Why We Do What We Do (Part 2 of 4)

April 15, 2013 in Author, Dale Ludwig, Delivery, Facilitation, Posts for Buyers, Preparation, Presentation, Training

A Discussion of Turpin Communication’s Core Principles:
Default Approaches

Part 1, Part 3, Part 4

This is the second in a series of four posts focusing on Turpin’s core principles. In the last entry I focused on the Orderly Conversation, our term for the presentations business people deliver. As I said, the characteristics of a presentation that make it a Conversation always compete with those keeping it Orderly. It’s the presenter’s job to stay on track without sacrificing the spontaneity or immediacy conversations require.

Managing this tension would be a relatively easy thing to do if you were simply having a conversation with a coworker about a project you’re working on. Information would be exchanged, points made, and supporting arguments explained. With a presentation, you’re still having a conversation with your audience, but you have a specific goal you want to achieve, you’re probably using slides or a handout, and you have time to prepare.

Presenters respond to this challenge in one of two fundamental ways. We call these responses Default Approaches. One group, the Writers, default to the orderly side of the process. It’s natural for them to approach presenting as a linear process. Writers rely on preparation, detail, and control for success.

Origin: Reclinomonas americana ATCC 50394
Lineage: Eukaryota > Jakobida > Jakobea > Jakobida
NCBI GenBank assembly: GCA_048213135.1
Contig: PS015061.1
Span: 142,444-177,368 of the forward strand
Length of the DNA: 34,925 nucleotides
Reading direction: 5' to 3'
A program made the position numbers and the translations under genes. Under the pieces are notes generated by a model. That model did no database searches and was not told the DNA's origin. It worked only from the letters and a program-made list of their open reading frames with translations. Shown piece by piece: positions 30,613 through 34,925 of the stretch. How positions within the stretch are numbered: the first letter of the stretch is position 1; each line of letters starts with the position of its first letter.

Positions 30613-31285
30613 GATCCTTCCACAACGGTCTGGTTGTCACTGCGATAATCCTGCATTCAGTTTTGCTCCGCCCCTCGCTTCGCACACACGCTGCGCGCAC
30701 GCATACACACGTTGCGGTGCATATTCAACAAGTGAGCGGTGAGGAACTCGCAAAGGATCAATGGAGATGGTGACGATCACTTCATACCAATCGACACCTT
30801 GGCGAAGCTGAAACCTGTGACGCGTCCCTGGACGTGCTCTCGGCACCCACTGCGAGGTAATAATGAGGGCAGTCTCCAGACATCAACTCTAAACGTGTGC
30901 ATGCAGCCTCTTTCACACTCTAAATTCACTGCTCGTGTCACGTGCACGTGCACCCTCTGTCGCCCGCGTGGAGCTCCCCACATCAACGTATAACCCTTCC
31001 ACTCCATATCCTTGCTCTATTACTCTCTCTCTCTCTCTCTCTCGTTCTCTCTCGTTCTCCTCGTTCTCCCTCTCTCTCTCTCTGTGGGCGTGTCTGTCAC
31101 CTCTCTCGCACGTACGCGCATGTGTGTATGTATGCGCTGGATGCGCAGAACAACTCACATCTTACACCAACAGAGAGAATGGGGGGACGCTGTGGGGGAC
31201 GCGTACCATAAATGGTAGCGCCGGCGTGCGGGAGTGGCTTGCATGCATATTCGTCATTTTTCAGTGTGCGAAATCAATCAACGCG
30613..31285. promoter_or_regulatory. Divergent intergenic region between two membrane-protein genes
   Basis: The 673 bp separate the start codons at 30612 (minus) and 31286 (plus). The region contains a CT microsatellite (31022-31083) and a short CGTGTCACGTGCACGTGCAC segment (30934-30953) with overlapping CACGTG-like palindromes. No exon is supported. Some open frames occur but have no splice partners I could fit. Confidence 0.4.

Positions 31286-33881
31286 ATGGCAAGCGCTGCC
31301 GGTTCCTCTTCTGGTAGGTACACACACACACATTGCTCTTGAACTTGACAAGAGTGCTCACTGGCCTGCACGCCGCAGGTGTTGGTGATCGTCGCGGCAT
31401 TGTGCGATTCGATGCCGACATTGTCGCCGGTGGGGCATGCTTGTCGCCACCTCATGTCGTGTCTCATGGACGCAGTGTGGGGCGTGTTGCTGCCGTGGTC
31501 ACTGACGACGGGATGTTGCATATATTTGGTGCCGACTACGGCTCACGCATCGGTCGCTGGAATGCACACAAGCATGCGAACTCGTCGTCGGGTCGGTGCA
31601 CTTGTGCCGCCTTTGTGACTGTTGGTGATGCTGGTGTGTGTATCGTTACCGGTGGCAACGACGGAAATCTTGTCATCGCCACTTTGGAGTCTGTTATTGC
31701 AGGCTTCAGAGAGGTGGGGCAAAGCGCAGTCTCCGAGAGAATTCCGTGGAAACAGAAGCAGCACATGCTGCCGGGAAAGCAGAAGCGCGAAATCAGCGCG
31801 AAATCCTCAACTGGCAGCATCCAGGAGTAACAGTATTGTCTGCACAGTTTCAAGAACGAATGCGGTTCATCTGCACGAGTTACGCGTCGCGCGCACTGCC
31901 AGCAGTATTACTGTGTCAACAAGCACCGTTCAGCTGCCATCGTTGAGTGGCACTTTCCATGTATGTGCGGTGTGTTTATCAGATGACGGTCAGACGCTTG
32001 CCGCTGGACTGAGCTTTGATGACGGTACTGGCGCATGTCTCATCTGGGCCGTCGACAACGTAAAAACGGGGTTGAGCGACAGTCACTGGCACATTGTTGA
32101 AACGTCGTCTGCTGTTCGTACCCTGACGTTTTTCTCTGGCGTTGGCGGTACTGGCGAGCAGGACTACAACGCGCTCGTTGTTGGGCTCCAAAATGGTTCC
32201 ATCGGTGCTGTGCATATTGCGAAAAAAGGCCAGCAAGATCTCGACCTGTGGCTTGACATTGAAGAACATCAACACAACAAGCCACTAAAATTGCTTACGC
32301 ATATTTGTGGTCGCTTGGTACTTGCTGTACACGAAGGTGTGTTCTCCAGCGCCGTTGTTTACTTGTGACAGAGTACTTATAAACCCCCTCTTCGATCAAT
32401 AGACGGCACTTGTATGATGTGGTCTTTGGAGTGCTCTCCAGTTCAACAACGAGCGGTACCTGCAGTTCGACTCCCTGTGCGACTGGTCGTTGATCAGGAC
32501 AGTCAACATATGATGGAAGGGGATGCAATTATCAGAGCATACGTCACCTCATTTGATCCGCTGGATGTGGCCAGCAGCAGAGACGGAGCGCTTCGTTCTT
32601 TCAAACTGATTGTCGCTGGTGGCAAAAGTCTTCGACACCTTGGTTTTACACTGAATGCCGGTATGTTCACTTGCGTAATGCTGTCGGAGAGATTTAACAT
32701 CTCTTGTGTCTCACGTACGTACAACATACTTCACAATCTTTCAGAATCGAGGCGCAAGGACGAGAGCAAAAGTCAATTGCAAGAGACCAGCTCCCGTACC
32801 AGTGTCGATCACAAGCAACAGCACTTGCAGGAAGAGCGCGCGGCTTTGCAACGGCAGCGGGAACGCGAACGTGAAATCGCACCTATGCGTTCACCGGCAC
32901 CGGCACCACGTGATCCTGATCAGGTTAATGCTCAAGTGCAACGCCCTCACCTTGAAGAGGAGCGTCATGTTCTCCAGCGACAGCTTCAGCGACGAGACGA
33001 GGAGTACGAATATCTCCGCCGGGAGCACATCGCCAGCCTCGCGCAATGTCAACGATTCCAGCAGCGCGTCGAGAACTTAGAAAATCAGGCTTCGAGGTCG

For the other group, Improvisers, the conversation is always front and center—even during the preparation process. These presenters rely on their ability to engage the audience and keep the conversation going.

Both Defaults bring important skills and strengths to the process, of course. They just need to keep things balanced. The conversation needs to breathe without straying too far off course.

Individual presenters must be aware of their Default Approach so they know which side of the process they should focus on. When we work with Writers, our goal is to increase their comfort with the spontaneous, sometimes-messy process of delivery. For Improvisers, improvement is found by making peace with the framework of the presentation and trusting it to make understanding easier.

As I said in the last post, everyone improves along a separate path. Insight into your Default tells us where that path starts.

In the next post, I’ll write about the connection between engaging listeners in the conversation and reduced nervousness.

Part 1, Part 3, Part 4

by Dale Ludwig, President of Turpin Communication and co-author of the upcoming book, “The Orderly Conversation”